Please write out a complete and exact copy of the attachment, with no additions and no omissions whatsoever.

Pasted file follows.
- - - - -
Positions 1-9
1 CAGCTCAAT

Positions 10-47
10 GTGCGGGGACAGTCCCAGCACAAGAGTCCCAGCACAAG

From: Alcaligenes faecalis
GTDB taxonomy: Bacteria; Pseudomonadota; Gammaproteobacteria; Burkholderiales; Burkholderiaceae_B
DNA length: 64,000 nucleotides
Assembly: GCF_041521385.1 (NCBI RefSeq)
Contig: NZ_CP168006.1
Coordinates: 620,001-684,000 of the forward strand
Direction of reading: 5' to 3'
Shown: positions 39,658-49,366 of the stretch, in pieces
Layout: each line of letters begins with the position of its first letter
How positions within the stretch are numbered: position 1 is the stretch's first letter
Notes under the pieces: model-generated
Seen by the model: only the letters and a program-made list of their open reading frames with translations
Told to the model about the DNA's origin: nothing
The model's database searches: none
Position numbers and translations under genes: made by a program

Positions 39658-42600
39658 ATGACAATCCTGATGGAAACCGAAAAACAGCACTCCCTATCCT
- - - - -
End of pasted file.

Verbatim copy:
Positions 1-9
1 CAGCTCAAT

Positions 10-47
10 GTGCGGGGACAGTCCCAGCACAAGAGTCCCAGCACAAG

From: Alcaligenes faecalis
GTDB taxonomy: Bacteria; Pseudomonadota; Gammaproteobacteria; Burkholderiales; Burkholderiaceae_B
DNA length: 64,000 nucleotides
Assembly: GCF_041521385.1 (NCBI RefSeq)
Contig: NZ_CP168006.1
Coordinates: 620,001-684,000 of the forward strand
Direction of reading: 5' to 3'
Shown: positions 39,658-49,366 of the stretch, in pieces
Layout: each line of letters begins with the position of its first letter
How positions within the stretch are numbered: position 1 is the stretch's first letter
Notes under the pieces: model-generated
Seen by the model: only the letters and a program-made list of their open reading frames with translations
Told to the model about the DNA's origin: nothing
The model's database searches: none
Position numbers and translations under genes: made by a program

Positions 39658-42600
39658 ATGACAATCCTGATGGAAACCGAAAAACAGCACTCCCTATCCT